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  • October 12, 2016

    Wisconsin Court of Appeals Finds Non-solicitation of Employees Provision Unenforceable Under Restrictive Covenant Statute

    The Wisconsin Court of Appeals recently ruled – for the first time – that Wis. Stat. section 103.465 on the enforceability of restrictive covenants in employment relationships applies to employee non-solicitation provisions. This recent development may make many employers’ current covenants unenforceable.

    Joseph E. Gumina, Ryan A. Onosko

    InThe Manitowoc Company, Inc. v. Lanning, 2015AP1530 (Aug. 17, 2016), the Wisconsin Court of Appeals ruled – for the first time – that Wis. Stat. section 103.465, which governs the enforceability of restrictive covenants in employment relationships, applies to employee non-solicitation provisions.

    In 2008, John Lanning, an employee at The Manitowoc Co., entered into an agreement that prohibited him, for a period of two years after his employment ended, from either directly or indirectly soliciting, inducing, or encouraging “any employee to terminate their employment with Manitowoc” or to “accept employment with any competitor, supplier or customer of Manitowoc.”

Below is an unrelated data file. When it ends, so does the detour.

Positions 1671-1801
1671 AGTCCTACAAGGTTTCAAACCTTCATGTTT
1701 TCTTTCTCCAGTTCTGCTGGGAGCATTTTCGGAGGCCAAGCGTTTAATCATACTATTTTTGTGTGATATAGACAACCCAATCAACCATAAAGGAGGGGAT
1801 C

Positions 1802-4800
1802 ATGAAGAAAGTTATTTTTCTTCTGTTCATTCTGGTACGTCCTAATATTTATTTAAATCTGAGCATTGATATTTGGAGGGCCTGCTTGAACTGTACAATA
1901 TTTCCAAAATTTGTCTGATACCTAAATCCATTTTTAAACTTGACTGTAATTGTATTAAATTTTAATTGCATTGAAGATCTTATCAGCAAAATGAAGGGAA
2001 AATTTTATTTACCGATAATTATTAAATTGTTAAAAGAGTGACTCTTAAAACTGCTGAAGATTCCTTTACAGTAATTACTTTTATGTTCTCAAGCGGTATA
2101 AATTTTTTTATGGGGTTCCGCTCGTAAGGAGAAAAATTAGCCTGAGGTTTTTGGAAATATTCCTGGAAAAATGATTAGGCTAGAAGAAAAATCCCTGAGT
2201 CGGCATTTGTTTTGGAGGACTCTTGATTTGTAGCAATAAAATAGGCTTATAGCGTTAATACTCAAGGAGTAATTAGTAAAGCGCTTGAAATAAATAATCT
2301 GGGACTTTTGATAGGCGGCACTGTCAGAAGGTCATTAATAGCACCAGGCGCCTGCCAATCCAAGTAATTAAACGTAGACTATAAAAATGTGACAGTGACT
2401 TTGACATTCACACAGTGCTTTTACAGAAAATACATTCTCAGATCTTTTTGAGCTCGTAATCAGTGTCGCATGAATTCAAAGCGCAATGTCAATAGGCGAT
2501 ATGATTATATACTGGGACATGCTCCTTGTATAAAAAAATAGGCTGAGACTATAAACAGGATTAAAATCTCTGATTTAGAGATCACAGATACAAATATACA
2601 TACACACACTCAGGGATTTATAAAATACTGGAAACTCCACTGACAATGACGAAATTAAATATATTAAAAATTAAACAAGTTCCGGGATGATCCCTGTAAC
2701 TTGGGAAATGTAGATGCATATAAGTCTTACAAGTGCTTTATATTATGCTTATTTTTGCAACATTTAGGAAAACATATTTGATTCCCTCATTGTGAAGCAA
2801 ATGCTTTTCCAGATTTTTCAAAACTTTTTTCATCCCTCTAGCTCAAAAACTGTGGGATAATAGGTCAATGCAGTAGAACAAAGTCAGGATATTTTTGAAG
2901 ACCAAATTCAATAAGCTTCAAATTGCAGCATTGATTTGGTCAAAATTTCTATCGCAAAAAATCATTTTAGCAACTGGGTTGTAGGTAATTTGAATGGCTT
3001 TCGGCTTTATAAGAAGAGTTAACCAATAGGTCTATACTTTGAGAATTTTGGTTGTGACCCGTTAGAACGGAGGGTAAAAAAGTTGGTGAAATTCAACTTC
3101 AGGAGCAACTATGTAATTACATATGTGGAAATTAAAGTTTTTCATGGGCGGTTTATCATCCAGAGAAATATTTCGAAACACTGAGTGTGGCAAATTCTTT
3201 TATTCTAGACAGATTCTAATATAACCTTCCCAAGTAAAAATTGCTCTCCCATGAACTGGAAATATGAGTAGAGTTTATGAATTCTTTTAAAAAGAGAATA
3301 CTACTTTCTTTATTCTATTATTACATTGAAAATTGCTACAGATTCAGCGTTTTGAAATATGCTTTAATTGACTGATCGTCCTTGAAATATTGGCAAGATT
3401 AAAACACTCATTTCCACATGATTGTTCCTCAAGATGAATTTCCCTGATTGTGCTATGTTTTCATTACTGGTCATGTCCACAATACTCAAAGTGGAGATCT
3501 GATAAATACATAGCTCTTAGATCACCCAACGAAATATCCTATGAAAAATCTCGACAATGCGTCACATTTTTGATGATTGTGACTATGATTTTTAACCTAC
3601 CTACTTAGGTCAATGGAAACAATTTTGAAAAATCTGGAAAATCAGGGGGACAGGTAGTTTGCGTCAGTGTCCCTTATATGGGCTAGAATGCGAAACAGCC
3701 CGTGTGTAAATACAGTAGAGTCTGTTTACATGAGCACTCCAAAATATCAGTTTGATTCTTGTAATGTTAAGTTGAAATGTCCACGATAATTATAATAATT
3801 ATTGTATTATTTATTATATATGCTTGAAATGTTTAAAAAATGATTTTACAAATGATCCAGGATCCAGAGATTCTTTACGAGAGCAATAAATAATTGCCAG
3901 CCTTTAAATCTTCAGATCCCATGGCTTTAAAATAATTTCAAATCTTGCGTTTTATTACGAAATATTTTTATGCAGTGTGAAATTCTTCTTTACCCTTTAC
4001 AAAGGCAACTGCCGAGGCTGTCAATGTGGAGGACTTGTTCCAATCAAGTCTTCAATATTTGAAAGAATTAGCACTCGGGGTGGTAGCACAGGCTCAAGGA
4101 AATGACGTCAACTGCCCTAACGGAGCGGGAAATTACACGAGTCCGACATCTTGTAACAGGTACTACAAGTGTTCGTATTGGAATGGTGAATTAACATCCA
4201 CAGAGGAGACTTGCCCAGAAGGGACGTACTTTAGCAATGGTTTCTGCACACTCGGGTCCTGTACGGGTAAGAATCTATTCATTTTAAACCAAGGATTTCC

Joseph E. Gumina Joseph E. Gumina, William Mitchell 1990, leads O’Neil Cannon, Hollman, DeJong & Laing’s Employment Law Practice Group and has extensive experience representing management in a vast array of employment and labor matters.

    Ryan A. Onosko Ryan A. Onosko, Marquette 2016, is a member of O’Neil Cannon, Hollman, DeJong & Laing’s Corporate Practice Group and assists clients in matters relating to business law.

    The Manitowoc Co. claimed that, after leaving the company in 2010 to work for a direct competitor, Lanning communicated with at least nine employees in connection with possible employment opportunities at his new employer. The Manitowoc Co. claimed this was a violation of the employee non-solicitation provision and filed suit against Lanning.

    The circuit court granted summary judgment in The Manitowoc Co.’s favor, awarding damages and attorneys’ fees. Subsequently, Lanning appealed to the Wisconsin Court of Appeals, which ultimately reversed the lower court’s ruling.

    On appeal, The Manitowoc Co. argued that section 103.465 should not apply to employee non-solicitation provisions but, rather, only to covenants not to compete the court quickly dismissed that argument, stating that any covenant between an employer and employee that “seeks to restrain competition” or operates as a “trade restraint” clearly falls within the confines of section 103.465.

    The court noted that the employee non-solicitation provision limited how Lanning could compete with The Manitowoc Co. and “did not allow for the ordinary sort of competition attendant to a free market, which includes recruiting employees from competitors.” Therefore, the court determined that the employee non-solicitation provision had to comply with section 103.465.